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Queen’s support to Kate laid bare as her Majesty prefers ‘to do rather than say’

Kate 'worried' about exposing children to public says Seward

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Her Majesty is unlikely to have given outright “lessons” to Kate about her role and the Royal Family over the past decade, insiders have claimed. Rather, one royal historian believes, the Queen may have approached her relationship with the Duchess of Cambridge similarly to how she behaves with her prime ministers.

Historian Sarah Gristwood, author of Elizabeth: Queen and Crown, told People magazine: “The Queen has always preferred to do rather than to say.

“With her audiences with her prime ministers, if there has been actual advice, it would be a discreet ‘I think that went rather well’ rather than actual instruction.”

The Queen’s teachings, albeit concealed, are surely welcomed by Kate, who will one day become Queen Consort following the accession to the throne of her husband Prince William.

Kate has demonstrated to be very much a modern woman, as exemplified by her stances on parenting, the environment and mental health.

Nevertheless, Ms Gristwood said, the Duchess has also shown the ability and desire to fit in the “royal wheel”.

She said: “It’s a personal willingness to conform to the requirements of the institution.

“That sounds like an unappealing, unglamorous virtue, but it’s an important one if you’re going to be a successful cog in the royal wheel.”

While the discreet monarch has never openly shown her admiration for the Duchess, royal biographer Andrew Morton previously claimed the Queen was “impressed” by Kate’s selfless dedication to her now husband.

He told OK! magazine: “The thing about Kate is the Queen was impressed she adored and loved William for himself, not for his title.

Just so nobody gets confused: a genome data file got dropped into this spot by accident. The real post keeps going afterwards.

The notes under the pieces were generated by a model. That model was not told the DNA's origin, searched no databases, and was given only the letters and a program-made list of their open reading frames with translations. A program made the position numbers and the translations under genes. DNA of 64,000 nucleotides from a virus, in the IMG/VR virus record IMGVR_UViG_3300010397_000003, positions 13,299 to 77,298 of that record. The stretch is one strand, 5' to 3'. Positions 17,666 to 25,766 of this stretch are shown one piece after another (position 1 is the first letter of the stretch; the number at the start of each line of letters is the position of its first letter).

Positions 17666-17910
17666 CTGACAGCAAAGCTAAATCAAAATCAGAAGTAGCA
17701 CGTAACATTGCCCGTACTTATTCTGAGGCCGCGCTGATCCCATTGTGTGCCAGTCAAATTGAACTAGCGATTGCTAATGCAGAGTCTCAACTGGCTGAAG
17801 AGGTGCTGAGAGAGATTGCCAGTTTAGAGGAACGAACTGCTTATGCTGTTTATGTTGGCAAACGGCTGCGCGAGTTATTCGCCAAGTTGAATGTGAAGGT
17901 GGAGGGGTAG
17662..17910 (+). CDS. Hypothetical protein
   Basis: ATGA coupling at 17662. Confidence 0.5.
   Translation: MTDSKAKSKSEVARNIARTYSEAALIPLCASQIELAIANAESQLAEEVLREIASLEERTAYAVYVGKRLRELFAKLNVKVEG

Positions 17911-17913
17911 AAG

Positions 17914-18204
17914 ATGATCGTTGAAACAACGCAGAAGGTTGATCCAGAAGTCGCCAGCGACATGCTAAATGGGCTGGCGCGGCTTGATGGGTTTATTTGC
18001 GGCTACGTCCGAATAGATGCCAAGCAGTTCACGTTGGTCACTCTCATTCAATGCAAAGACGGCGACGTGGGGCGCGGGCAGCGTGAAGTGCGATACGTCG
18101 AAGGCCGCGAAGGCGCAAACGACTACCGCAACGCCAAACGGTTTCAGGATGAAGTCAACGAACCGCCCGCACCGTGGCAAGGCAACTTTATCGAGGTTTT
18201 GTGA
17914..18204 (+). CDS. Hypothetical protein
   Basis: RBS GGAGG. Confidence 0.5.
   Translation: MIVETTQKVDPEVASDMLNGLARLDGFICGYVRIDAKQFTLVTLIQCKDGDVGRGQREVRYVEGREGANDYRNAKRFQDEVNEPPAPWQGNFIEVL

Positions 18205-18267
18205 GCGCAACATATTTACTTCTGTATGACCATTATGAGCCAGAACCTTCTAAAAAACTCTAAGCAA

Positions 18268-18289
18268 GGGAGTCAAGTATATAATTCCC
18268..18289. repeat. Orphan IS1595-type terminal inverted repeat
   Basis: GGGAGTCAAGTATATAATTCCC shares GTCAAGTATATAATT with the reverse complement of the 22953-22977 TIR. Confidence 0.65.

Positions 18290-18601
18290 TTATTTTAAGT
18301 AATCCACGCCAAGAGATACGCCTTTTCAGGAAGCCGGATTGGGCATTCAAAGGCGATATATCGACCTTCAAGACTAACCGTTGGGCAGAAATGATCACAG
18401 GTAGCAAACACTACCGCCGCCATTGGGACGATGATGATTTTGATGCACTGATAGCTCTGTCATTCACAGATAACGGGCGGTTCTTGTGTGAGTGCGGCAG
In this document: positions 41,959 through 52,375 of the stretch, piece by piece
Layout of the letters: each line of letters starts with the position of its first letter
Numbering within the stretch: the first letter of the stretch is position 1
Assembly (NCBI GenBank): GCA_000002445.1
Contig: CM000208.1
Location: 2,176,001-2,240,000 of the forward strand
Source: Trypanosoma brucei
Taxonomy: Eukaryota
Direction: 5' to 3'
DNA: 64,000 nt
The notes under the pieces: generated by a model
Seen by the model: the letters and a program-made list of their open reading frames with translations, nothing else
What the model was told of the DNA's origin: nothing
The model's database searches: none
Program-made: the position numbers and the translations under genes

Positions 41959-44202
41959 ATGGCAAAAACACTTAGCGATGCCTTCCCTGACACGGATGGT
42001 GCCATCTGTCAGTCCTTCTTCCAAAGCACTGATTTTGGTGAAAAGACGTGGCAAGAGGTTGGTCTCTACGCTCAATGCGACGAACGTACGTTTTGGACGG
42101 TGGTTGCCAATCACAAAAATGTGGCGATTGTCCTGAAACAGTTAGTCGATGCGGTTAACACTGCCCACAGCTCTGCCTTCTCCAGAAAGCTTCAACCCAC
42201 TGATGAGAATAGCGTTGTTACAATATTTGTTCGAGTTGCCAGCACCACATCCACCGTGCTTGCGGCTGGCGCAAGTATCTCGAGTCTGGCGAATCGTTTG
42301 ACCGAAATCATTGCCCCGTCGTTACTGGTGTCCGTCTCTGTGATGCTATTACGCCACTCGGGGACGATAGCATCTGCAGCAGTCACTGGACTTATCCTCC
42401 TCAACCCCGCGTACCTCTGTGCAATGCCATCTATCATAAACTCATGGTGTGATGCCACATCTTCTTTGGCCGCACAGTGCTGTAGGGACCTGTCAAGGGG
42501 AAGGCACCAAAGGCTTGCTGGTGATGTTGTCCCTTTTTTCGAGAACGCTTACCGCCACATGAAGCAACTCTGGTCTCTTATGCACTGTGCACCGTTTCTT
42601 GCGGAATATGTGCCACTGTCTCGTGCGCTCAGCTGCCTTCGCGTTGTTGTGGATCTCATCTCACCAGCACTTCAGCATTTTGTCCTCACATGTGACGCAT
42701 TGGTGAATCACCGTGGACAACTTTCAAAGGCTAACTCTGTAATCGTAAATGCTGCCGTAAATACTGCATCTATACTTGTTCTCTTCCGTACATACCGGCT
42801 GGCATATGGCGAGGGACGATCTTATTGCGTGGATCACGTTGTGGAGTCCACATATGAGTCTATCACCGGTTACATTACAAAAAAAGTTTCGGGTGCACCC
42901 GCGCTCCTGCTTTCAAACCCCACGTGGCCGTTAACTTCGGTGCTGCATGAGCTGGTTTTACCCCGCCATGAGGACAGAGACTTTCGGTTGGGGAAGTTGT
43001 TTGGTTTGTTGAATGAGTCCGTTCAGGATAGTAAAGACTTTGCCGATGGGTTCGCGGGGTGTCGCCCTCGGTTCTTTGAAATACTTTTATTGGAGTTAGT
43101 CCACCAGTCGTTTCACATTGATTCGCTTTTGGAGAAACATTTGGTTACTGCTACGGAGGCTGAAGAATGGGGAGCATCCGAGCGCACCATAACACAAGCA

“She spends a lot more time supporting and nurturing the relationship between William and Catherine than she did with Charles and Diana.

“It’s pretty clear she wasn’t going to make that mistake again.”

Royal commentator Victoria Murphy also spoke about the relationship between Her Majesty and the Duchess.

The royals, she believes, share a common personality.

She told Yahoo UK: “I’ve always thought that Kate has more in common personality-wise with the Queen; not an extrovert, but quietly self-assured with a love of the outdoors and the ability to compartmentalise.

“I think she still remains more of a team player than a leader though and perhaps more of a listener than a talker, but I think these qualities are well-suited to her current and future roles.” 

Kate and Prince William met at St Andrews University in 2001, when they both started a four-year course.

They first struck a friendship and moved in together with two more friends in a four-bedroom home near the Scottish town centre.

Their relationship reportedly turned romantic in 2003 and, beside a short breakup lasting only for a few weeks in 2007, they have been together since.

Kate officially joined the Royal Family in April 2011, when she married William during a fairytale ceremony held at Westminster Abbey.

She has since crafted a role for herself by choosing which causes to support including the early years and tearing down the stigma surrounding mental health.

The Duke and Duchess are now considered among the most prominent members of the Firm, and have been “representing the Queen impeccably” over the past years, according to royal author Sally Bedell Smith.

Speaking to People, she added: “They’re showing a kind of dedication she would be proud of. And that probably gives her hope.”

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